Teacher from Schoolville, USA
Just wanted to say thanks for helping me pass the time when I am on my plan period. I don't give a lot of homework so there are hardly any copies to make or things to grade. It can get boring.
We do what we can.
Rich from De Pere, WI
When do the Packers have to announce which two players they are bringing back from IR? Can they bring one back now and wait on the other one for Rodgers?
They don't have to announce anything until the player is returning to practice. Then the transaction is submitted to the league as a designation to return, and a two-week roster exemption begins. The player must then be added to the 53 before the two weeks expire to be eligible to play. This process can start at any time with any player who has been on IR at least six weeks, and he must miss at least eight weeks of games total before playing.**
Joshua from Houston, TX
Is the equivalent of Dodgers-Astros World Series in the NFL an Eagles-Chiefs Super Bowl this year?
If the season ended today, probably. But the season doesn't end today.
Josh from Denver, CO
It feels like this year is more wide open in terms of the playoffs. Besides maybe the Eagles, I don't see any teams that have truly pulled away from the pack yet. Would you agree?
Pretty much. In the NFC, the Seahawks and Saints are hot after slow starts and could start to separate themselves along with the Eagles, but guess who gets to play all three of those teams in the second half? The Rams.
Johan from Pembroke, Ontario
Considering the Zach Miller injury among many other season-ending injuries in the NFL this year, do you believe NFL players have gotten too big for their own good? The human body was only built to do so much.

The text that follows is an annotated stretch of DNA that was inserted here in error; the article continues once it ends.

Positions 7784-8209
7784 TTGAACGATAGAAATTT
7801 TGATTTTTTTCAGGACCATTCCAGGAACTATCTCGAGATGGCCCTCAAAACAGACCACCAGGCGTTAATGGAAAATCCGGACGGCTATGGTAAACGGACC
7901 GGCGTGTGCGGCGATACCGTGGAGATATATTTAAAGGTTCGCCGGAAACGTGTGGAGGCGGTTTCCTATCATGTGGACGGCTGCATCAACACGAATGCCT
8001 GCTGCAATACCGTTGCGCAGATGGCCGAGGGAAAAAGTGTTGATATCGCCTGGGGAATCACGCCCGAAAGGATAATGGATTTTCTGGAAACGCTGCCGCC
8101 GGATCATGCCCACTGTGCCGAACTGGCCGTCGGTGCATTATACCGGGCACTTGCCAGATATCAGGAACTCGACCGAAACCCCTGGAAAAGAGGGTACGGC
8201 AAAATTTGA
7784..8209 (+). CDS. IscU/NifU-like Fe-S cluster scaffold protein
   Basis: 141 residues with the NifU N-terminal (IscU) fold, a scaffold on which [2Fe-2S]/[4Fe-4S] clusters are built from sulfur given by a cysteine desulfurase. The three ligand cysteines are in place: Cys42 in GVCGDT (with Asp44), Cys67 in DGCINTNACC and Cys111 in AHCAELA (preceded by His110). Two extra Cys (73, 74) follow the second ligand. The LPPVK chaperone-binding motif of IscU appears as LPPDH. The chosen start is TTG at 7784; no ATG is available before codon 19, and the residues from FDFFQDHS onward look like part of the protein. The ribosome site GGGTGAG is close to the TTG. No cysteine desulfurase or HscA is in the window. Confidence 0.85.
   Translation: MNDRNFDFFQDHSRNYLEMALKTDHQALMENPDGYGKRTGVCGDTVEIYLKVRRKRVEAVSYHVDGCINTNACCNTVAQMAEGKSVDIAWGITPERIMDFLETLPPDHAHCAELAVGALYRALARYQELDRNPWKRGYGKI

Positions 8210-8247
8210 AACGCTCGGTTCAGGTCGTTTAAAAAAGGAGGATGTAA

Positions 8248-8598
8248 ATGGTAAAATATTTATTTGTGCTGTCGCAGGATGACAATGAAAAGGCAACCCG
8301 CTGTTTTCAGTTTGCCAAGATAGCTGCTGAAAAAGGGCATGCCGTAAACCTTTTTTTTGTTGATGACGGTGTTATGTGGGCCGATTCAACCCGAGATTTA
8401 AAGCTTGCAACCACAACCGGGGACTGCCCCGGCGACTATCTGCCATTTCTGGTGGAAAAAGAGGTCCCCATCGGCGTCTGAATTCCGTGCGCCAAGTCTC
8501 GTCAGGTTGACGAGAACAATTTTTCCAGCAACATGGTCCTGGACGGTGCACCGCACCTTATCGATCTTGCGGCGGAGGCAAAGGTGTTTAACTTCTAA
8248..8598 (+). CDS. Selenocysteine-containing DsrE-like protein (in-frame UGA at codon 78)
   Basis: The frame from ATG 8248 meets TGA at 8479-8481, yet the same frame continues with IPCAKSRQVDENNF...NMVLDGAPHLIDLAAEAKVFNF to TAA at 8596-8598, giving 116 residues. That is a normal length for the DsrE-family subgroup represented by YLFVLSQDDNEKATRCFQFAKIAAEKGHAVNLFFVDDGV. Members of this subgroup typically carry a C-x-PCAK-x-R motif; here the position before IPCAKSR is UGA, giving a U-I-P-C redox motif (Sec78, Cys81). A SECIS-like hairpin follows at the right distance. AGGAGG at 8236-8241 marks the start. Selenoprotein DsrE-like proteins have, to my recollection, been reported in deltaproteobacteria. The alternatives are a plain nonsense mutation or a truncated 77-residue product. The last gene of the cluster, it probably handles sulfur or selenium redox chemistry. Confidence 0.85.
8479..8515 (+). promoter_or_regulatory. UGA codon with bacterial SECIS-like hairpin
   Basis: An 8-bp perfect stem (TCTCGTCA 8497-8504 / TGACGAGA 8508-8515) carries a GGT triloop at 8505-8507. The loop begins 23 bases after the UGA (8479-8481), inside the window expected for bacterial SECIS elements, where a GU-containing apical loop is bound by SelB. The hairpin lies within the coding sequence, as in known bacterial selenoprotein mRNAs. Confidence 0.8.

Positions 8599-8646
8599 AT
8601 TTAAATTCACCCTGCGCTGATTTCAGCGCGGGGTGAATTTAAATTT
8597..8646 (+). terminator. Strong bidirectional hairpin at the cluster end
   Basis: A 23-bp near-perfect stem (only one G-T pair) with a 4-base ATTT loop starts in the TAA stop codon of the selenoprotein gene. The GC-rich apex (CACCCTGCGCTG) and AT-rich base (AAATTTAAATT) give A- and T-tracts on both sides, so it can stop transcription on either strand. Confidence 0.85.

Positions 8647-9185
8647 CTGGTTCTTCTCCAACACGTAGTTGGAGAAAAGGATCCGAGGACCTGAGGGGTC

I think that's at the root of the league's injury epidemic more than anything else, but I know nothing about science, medicine nor kinesiology, so I can't offer anything in support of the theory.
Keith from Truro, Canada
Don't you think officials have to be more aware of unnecessary tackles on QBs after they have released a pass? Not only AR, but I saw the same thing on Roethlisberger last week when he could have been hurt.
But then do you have to outlaw the pump fake when a QB is under pressure? I'm just trying to be fair to the defense. I think the league has done a lot to protect QBs. Rodgers' injury is truly unfortunate and devastating to the Packers, but if we aren't going to accept QB injuries with all the protections they are afforded now, then we aren't far from donning red jerseys and strapping on flags.
Fair warning, several questions that follow all pertain to rules and rule interpretations. So many of these questions came in over the past couple of days that I decided to answer them en masse. If you're not interested, feel free to skip the next 10 questions or so. Otherwise, here you go:
Martin from Mainz, Germany
Proposal for the kickoff rule: Let the kicking team choose between onside kick and a "touchback" from the opposite 25-yard line (or 20). With this scenario, only fake onside kicks are eliminated. What am I missing? Because that would avoid the dangerous kickoff returns but still allow for onside kicks.
I could see something like that developing, where the kicking team is simply given the choice to kick or give the opponent the ball on the 25, with provisions and options in the rules for enforcement of "leftover" penalties following a score.
Max from Minneapolis, MN
So, if a touchback on a kick comes out to the 25, and a touchback on a punt is placed at the 20, where is the ball if there's a touchback on a free kick after a safety?
The 25 is the rule for touchbacks on all free kicks.
Keith from Normal, IL
I'm curious about when a team has to use an injury timeout. Does a player have a certain amount of time to get off the field before the team has to use one?
A team is only charged an injury timeout in the final two minutes of either half, otherwise the clock is stopped for injuries without repercussions. If a team is out of timeouts and should be assessed an injury timeout, a "fourth timeout" can be granted by the officials. If a "fifth timeout" or more is needed, a 5-yard penalty goes along with it.
Wyatt from Grandville, MI
Hey Insiders, if a QB moves past the line of scrimmage he obviously can't throw the ball. What if he reverses and is now behind the line again. Can he throw it?
Luke from Derby, KS
I just saw in hockey that if you don't win a coach's challenge it is a minor penalty. Would that work in the NFL? Unlimited challenges but 5 or 10 yards if you don't win.